A 200-Year-Old Crime Is Back In The Spotlight — And An Apology Just Won’t Do

There’s no arguing that slavery was (and is) a crime against humanity. But hundreds of years after the Atlantic slave trade, justice is yet to be served. These Caribbean nations want to change that. And they’re not just looking for an apology.See 3:20 for a completely reasonable response to an all-too-common argument against what these countries are proposing. The gentlemen at 7:20 explain that this isn't just about money. What's their endgame? See 15:47.

We're not just talking about one tiny island state here. Fourteen countries, the populations of which are 80% descendants of enslaved Africans, have banded together in bringing this lawsuit to 11 European governments. It'll be an uphill battle, for sure, but hopefully what we're seeing is a renewed energy around righting this astounding wrong.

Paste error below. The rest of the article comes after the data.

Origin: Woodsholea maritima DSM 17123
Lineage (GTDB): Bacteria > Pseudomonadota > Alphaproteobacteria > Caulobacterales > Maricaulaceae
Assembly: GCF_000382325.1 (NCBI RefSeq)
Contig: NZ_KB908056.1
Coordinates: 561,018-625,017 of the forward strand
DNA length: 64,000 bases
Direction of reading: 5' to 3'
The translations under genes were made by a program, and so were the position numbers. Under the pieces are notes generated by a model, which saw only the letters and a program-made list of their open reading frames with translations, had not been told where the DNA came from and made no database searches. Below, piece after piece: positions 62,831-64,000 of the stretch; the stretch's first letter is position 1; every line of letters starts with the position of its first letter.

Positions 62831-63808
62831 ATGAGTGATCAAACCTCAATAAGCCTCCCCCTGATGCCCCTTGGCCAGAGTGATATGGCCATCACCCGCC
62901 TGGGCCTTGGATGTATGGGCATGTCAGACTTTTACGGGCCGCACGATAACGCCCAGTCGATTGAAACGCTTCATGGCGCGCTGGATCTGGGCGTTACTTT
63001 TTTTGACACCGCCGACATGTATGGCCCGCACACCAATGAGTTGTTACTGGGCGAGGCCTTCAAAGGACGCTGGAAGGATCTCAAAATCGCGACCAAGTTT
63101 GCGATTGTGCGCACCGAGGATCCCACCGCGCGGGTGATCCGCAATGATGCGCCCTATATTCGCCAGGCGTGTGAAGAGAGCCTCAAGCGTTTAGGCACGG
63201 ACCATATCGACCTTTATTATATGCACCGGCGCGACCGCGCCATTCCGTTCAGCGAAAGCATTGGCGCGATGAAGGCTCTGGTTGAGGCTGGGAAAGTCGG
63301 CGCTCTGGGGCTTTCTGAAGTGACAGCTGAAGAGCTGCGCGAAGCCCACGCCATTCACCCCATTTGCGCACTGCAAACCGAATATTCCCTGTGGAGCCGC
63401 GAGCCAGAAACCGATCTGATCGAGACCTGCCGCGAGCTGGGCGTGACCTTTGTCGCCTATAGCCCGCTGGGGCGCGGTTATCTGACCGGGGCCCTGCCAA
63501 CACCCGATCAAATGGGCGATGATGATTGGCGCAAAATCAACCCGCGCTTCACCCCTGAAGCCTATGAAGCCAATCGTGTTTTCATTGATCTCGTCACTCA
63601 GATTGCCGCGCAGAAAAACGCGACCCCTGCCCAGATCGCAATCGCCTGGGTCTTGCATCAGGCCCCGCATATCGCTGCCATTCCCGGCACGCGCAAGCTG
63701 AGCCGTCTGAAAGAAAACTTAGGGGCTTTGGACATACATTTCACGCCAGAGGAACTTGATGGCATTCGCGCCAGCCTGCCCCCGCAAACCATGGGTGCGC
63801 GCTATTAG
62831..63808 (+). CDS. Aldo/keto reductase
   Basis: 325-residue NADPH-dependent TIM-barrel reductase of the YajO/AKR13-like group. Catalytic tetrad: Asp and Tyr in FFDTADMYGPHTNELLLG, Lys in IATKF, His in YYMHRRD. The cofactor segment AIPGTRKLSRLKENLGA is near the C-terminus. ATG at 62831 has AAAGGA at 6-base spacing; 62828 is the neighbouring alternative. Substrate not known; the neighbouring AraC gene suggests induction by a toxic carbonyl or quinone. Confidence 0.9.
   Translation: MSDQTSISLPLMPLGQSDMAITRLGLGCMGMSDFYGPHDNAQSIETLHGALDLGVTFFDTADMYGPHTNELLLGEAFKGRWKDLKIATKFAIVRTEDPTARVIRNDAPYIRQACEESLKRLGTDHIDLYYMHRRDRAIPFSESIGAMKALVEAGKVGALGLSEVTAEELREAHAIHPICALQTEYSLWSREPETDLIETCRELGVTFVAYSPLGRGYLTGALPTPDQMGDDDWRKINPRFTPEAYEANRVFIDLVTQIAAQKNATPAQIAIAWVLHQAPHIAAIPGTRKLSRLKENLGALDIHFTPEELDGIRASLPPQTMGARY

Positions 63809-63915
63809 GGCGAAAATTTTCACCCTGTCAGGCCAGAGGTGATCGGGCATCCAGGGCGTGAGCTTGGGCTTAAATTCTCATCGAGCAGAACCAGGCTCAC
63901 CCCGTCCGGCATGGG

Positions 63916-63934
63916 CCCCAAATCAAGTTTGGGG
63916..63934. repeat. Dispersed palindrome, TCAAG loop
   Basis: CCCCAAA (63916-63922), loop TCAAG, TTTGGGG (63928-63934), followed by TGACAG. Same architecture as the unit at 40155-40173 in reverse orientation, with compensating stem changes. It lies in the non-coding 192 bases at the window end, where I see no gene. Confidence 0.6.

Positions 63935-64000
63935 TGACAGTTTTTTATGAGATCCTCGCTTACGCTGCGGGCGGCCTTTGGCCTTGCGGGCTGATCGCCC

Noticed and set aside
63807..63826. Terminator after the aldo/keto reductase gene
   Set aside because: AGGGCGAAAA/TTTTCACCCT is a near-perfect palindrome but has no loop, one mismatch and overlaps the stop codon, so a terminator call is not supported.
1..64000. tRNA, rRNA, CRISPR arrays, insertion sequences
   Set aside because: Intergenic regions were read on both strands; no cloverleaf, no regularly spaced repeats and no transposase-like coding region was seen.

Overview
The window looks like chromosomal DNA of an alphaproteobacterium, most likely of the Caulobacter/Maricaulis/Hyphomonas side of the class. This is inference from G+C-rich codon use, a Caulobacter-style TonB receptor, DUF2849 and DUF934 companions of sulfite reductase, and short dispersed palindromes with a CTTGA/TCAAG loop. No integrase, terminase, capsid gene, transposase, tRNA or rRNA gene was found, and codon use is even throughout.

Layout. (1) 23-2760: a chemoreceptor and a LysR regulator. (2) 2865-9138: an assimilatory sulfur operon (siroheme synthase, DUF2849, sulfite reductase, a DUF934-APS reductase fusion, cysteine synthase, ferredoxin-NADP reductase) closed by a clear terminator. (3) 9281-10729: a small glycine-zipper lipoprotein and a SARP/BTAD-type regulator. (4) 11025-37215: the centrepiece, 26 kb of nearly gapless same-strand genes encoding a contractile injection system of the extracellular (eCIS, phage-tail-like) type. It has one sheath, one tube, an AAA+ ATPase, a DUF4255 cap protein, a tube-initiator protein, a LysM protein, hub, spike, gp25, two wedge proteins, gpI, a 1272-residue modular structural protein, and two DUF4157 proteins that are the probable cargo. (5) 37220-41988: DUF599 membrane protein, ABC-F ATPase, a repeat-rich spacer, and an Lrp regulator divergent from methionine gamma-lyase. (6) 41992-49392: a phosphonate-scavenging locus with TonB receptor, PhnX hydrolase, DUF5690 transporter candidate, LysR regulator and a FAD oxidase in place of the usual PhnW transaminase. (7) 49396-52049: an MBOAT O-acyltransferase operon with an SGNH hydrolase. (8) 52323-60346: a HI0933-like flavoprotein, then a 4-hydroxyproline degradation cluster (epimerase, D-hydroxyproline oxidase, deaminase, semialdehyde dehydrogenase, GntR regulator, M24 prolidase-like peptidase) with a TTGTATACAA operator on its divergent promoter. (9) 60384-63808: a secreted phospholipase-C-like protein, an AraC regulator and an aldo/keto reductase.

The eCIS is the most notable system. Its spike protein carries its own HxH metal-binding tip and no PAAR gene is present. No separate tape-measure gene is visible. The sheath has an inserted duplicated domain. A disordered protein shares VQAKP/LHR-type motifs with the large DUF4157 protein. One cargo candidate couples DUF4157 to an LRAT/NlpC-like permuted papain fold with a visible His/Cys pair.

In 1952, Germany signed a reparations agreement to provide financial support for Holocaust survivors who fled to Israel. So this initiative isn't without precedent. Hopefully the governments responsible for the historical abuses under the rule of white supremacy will follow in their footsteps.

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According to LAist, since 2000, renter incomes have decreased by 3 percent while rents have gone up 32 percent.

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